The Bears’ offensive game plan was nearly perfect against Denver on Sunday.
The Bears did everything to prevent Caleb Hanie from doing something stupid.
Mike Martz figured it out. After saying he wanted to be more aggressive, the pass-happy Martz limited Hanie’s throws and tried to run the ball 40 times.
Problem was, of course, the guy running the ball did bad, stupid and costly things.
Still, the plan was perfect.
Hanie appears to have little feel in the pocket. He also appears to have no ability to generate a consistent rhythm. He holds the ball too long and has yet to figure out that shuffle-slide move in the pocket that Cutler uses to keep plays alive.
But wait. There’s more. He’s regularly high and wide over the middle. He regularly overthrows wide-open pass catchers.
Hanie can’t play in the NFL. Not for a team that has playoff hopes, anyway. Martz apparently figured this out a lot sooner than Angelo. How did Angelo play this one so idiotically? How long have the Bears been feeding Hanie?
Bears coach Lovie Smith, of course, thought Hanie showed improvement Sunday. What Hanie showed was he could play less badly. He threw for 115 yards on 12-of-19 passes. There was not a 20-yard completion in the bunch.
“They weren’t terrible (numbers),’’ Smith said, and I’m thinking, that’s like focusing on the interesting green hue of the road apple in question.
But I guess anything short of three interceptions counts as improvement in Smith’s half-full glass of hemlock.
So, Martz has been forced to design a game plan that directs the player in the most important position on the team not to lose the game.
Interesting timing for that story about Jerry Angelo’s potential retirement, huh?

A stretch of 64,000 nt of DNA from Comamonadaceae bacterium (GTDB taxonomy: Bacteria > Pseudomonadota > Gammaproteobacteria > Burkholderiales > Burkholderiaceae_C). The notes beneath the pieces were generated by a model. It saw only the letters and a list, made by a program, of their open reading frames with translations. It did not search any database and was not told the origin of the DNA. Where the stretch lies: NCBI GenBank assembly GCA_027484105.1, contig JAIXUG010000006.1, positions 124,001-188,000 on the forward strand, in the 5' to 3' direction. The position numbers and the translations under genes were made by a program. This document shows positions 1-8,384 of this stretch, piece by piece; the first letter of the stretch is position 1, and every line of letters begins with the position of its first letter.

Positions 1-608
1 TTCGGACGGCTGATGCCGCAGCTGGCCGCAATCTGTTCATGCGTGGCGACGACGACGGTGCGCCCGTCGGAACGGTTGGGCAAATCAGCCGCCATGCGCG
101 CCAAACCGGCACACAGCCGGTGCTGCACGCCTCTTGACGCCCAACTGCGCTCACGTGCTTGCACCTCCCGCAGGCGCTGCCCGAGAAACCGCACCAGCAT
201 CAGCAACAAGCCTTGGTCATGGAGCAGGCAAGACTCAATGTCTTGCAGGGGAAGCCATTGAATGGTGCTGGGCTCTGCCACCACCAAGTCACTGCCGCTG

Angelo’s choice to back up the most important position in the game is someone who has forced the coaches to resort to a game plan that cannot score. Hanie Bears have one touchdown in the last two games and have converted two third downs in the last two weeks. Just to clarify: not a good thing.
Angelo’s choice to back up the most important position in the game is someone the coaches cannot trust to win a game. Hanie’s Bears have lost three in a row.
If you want to blame Hanie’s tools, then you can nail Angelo for failing to assemble a respectable corps of wide receivers, too. I mean, Devin Hester as a No. 1 receiver is a joke, and a joke seems like a probable Angelo legacy. We're fidning out hows much better Jay Cutler made those mediocre receviers and deodorized Angelo's awful personnel decisions.
And then there’s Angelo’s choice of a No. 2 running back who doesn’t know how to stay in bounds or hold on to the ball when it matters most.
And don’t forget that offensive line. High draft choices on the line get hurt or stink, or both. The rest of it looks like Angelo was playing Rubik’s Cube. Or maybe he was seeking draft advice from a Magic 8-Ball.
How embarrassing has it been that Angelo could be smart enough to make the deal that landed Jay Cutler and repeatedly prove dumb enough not to ensure he was protected? You don’t buy a diamond and then try to have it set at White Castle.
Quick, someone tell Angelo there’s no rule against drafting capable backups. T.J. Yates and Tyler Palko have won more games than Angelo’s No. 2 quarterback. Nyuk, nyuk, nyuk.
Angelo tried to knock down talk of his potential retirement Sunday morning, but by Sunday evening, the Bears offense that reeks of Angelo’s geniusness promptly put a jet pack on it.
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